An Anatomy of Time
An interview with co-producer from Anatomy of Time Anouk Sluizer
SEE NL talks to Anouk Sluizer, Dutch co-producer on the Thai film Anatomy of Time, selected for Orizzonti Competition, which presents two fragments in a woman’s life, oscillating between the present and the past, as she reflects upon her experience of loss, disappointment and betrayal.
Anouk Sluizer, daughter of the late Dutch auteur director George Sluizer, is an avowed fan of Asian cinema for its “beautiful mix of philosophy and realism”, and has followed Jakrawal Niltamrong since she saw his debut feature The Vanishing Point in 2015. So when she was approached by producer Mai Meksawan of Thai production house Diversion, she was both interested and intrigued.
“The script presented a profound vision of how the succession of time alters our life and perspectives,” says Sluizer. “Time has always been something which interests me.”
In the film, Maem, a young woman in a 1960s Thailand ruled by the military, is learning about life from her father, a philosophical clocksmith. She develops a relationship with two men: an ambitious, calculating army lieutenant, and an old friend, a feeble rickshaw driver, with whom she shares a difficult history.
Decades later, the once-dashing lieutenant, now her husband, has ended up a disgraced and troubled army general lying in a coma. Maem has been living with the abusive and deeply-troubled man through the most emotionally difficult of times. As she assesses a future defined by ongoing personal sacrifice and the administration of his critical care, she also looks back at her past with regret.
Beyond the memories of Maem’s life, the film is also an articulate elucidation on a period in time that is slowly diminishing, told both on the micro level of a woman and the sorrow she suffers and on the macro level of a troubled country and the exploitation of its people.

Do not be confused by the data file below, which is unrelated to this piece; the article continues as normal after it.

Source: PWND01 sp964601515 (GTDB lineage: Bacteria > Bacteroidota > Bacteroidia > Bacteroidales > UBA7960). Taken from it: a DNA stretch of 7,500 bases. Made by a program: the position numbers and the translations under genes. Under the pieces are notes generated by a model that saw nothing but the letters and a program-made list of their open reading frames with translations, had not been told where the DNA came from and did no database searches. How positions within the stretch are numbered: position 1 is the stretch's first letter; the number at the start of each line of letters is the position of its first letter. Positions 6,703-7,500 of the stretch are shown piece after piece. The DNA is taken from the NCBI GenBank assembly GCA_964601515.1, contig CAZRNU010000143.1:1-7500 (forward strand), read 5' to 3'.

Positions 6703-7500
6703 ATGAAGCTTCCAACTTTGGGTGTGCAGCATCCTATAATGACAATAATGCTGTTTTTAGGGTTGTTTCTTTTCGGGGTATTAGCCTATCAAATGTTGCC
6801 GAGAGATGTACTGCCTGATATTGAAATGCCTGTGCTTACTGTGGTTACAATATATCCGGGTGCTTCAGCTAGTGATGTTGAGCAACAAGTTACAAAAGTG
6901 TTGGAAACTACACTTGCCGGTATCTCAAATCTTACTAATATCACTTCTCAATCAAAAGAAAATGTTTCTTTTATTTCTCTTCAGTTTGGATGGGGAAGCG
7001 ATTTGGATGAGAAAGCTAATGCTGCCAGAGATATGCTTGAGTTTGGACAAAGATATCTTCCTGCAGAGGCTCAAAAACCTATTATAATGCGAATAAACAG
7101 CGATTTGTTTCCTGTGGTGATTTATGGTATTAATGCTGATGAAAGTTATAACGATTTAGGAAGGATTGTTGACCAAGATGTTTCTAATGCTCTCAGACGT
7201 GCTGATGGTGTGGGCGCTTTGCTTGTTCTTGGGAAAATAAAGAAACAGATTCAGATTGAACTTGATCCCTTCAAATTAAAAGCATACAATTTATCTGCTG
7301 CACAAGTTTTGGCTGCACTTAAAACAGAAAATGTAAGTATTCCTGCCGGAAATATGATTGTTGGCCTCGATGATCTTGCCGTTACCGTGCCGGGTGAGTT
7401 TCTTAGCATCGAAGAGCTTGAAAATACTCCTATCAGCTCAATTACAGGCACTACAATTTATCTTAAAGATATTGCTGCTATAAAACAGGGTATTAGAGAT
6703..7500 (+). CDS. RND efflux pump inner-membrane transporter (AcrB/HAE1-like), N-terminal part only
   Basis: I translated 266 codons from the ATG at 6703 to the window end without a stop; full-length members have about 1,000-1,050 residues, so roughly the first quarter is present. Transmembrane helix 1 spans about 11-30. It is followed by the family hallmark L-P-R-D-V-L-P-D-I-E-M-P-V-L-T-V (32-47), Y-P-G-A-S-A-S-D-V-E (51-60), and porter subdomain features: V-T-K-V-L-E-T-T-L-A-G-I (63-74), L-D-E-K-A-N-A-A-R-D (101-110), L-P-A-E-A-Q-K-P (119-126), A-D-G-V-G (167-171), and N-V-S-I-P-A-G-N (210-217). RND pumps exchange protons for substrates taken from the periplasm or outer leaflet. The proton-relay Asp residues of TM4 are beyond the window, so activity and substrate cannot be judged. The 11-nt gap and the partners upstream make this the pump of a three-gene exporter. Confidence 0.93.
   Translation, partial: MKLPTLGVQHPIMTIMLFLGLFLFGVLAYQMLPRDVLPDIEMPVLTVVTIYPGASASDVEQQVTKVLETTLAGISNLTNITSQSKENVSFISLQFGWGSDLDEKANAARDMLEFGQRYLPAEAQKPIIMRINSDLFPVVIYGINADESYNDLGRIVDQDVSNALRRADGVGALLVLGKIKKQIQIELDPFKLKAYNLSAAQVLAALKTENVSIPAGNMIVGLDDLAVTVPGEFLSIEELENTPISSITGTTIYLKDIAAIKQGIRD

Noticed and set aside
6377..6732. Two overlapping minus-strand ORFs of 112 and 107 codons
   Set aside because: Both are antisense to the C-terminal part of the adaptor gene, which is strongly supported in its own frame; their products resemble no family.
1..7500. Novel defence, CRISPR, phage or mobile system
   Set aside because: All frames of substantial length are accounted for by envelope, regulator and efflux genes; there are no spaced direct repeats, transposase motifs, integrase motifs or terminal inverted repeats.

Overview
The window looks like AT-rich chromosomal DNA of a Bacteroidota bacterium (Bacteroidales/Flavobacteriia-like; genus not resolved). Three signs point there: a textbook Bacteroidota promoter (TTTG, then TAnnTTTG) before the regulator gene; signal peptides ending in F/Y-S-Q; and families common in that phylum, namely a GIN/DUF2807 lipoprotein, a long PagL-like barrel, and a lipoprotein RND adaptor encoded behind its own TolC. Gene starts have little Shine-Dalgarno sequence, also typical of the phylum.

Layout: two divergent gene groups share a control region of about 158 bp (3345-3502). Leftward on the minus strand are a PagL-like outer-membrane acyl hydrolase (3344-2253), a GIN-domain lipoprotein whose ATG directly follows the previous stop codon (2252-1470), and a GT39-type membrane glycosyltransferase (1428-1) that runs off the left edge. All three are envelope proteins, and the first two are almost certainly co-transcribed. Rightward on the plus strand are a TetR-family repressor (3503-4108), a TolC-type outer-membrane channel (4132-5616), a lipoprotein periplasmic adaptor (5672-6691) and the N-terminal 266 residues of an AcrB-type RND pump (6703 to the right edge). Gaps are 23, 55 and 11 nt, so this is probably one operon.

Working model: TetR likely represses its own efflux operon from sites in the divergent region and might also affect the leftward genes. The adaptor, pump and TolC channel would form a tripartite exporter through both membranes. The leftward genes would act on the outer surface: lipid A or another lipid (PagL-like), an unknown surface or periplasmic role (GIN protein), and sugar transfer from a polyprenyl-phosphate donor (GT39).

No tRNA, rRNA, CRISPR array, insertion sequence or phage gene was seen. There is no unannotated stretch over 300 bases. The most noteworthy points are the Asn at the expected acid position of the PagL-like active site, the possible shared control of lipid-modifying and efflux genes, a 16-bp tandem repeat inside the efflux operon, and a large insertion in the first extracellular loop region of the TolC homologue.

“This is a film about nature: nature of suffering, nature of being and nature of time. We discover simplicity in the paradoxical nature of existence,” comments Niltamrong of his work. “This is not a biography of my parents but maybe I made the film because of them.”
“I have always been interested in upcoming filmmakers from countries where it is almost impossible to get a non-commercial feature film made or financed,” adds co-producer Sluizer, who successfully applied for €50,000 in NFF+HBF Co-production support for the film. “I am more into philosophical or poetic films which are more demanding for audiences.”
Like most films produced over the past eighteen or so months, Anatomy of Time was affected by Covid and travel bans. Sluizer was determined that the Dutch input would be creative, either via a DOP or editor. She settled on the latter, arranging for Katharina Wartena to edit in The Netherlands, but because of the pandemic all communication had to be conducted remotely, which ate up valuable time. Wartena was lined up for two further films which meant that a small portion of the remaining work had to be undertaken by Thai editor Lee Chatametikool.
Together with her production colleagues, Sluizer helped to organise the electronic press kit which was put together by Dutch programmer Gertjan Zuilhof, a specialist in South Asian cinema and a close friend of the director.
Since the film’s selection for Venice, there has been a lot of interest from international film festivals, says Sluizer, but profoundly regrets that key Thai cast and crew will not be able to attend the world premiere due to travel restrictions.
Despite the frustrations and difficulties of (co-)producing in the time of corona, Sluizer underlines the necessity to look beyond Dutch borders for production opportunities. “Western European producers must be open to talents from other parts of the world where there is no money to set up films,” she says.
“My father and I, we never produced a lot in Holland. It was mainly abroad. I was brought up with the vision [that] the world is larger than home!”
Anatomy of Time is produced by Diversion (TH) and MIT Out Sounds Films (TH) in co-production with Sluizer Film Productions (NL), M’GO (SG) and Damned Films (FR). The film is supported by the Netherlands Film Fund.